Shutter Priority No
ISO 64, 100, 200, 400, 800 and 1600
LCD Monitor Yes
LCD Size 2.5 inch TFT LCD colour monitor
Viewfinder No
Flash 3 mode options plus auto
Hot Shoe No
White balance 3 options, 3 custom and Auto
Self Timer Yes
Movie Options Yes. Limited only by memory card size.
Video Out Yes. AV out
Storage Type xD-Picture Cards (16MB - 1GB)
Storage Included [Mb] Onboard memory, 19.1Mb
Image / Audio Formats Jpeg and QuickTime Motion
Connectivity USB
Power Source 3.7V DC / AC Recharge Pk Inc.
Battery Options Rechargable battery
Dimensions 94.5mm x 55.5mm x 20mm
Weight 140g without battery or card
Appearance rating 5 stars
Functionality rating 4.5 stars
Value For Money 4.5 stars
RRP (AUD) $499


Visit Olympus


The Olympus Store Locator

The Olympus Website 



About Olympus


In Greek mythology, Mt.Olympus is the home of the twelve supreme gods and goddesses. Olympus was named after this mountain to reflect its strong aspiration to create high quality, world famous products.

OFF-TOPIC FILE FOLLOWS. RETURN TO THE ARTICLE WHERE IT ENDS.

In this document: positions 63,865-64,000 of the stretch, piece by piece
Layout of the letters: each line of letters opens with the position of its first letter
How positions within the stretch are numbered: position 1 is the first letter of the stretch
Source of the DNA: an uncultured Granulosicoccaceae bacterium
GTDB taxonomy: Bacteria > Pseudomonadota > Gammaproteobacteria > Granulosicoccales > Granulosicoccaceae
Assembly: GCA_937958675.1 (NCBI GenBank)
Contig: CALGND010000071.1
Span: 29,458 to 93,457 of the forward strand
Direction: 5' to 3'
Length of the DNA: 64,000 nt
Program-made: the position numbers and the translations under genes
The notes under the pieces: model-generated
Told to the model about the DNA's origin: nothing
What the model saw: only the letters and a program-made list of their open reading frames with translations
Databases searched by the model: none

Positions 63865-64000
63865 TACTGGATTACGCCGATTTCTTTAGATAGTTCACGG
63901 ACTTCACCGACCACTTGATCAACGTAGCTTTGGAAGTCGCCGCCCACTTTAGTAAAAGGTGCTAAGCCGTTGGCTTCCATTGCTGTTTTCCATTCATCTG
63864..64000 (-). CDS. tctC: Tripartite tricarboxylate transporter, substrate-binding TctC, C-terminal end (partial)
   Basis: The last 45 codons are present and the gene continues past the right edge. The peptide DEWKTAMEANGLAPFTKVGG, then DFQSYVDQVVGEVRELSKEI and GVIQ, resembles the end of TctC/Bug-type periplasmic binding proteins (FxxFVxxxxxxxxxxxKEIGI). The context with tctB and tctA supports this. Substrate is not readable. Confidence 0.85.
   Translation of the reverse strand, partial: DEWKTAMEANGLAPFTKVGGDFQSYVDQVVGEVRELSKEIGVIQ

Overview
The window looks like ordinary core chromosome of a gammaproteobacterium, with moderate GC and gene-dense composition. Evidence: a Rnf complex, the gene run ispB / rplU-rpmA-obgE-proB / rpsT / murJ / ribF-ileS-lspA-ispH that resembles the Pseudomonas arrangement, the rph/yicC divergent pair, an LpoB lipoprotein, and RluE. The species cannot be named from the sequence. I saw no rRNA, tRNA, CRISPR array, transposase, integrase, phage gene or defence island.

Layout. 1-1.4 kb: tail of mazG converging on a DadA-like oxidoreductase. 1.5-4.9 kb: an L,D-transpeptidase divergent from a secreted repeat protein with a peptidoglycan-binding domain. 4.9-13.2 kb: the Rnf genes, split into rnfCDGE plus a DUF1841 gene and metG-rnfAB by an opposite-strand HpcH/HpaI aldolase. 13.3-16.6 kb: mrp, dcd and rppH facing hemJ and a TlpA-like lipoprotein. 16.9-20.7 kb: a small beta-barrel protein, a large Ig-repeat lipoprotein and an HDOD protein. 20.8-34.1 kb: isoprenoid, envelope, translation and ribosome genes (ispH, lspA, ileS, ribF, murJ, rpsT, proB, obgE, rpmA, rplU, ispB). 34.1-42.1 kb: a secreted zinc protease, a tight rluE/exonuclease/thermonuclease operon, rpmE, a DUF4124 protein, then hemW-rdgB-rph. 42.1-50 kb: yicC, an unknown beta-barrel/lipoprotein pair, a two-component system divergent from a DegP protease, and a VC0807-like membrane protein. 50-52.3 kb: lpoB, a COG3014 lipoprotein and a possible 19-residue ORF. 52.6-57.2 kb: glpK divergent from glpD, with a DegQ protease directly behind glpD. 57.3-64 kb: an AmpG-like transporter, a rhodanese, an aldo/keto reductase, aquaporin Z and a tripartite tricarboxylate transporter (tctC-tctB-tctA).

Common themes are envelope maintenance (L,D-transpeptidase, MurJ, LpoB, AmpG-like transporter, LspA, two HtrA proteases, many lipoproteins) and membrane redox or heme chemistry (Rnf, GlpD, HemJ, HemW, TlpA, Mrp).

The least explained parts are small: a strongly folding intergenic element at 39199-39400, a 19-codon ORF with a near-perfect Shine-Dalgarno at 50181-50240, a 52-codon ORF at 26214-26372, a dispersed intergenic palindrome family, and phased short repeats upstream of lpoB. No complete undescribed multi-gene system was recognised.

"Olympus" has been used as a trademark since the time of Takachiho Seisakusho, the predecessor of Olympus Corporation.

In Japanese mythology, it is said that eight million gods and goddesses live in Takamagahara, the peak of Mt.Takachiho. The name "Olympus" was selected as the trademark because Mt.Olympus, like Mt.Takachiho, was the home of gods and goddesses. This trademark is also imbued with the aspiration of Olympus to illuminate the world with its optical devices, just like Takamagahara brought light to the world.

Takachiho Seisakusho was renamed Takachiho Optical Co., Ltd. in 1942 when optical products became the mainstay of the company. In 1947, the name was changed again to Olympus Optical Co., Ltd. in an attempt to enhance its corporate image.

And in 2003, the company made a fresh start as Olympus Corporation, to show its willingness to establish a dynamic corporate brand by unifying the corporate name and the well-known brand.

In recent years, Olympus Corporation has focused on "Opto-Digital Technology" as its core competence, technological strengths that competitors cannot easily imitate, to maximize corporate value and to become one of the top optical instrument manufactures.

Banner Campaign
Tracking Image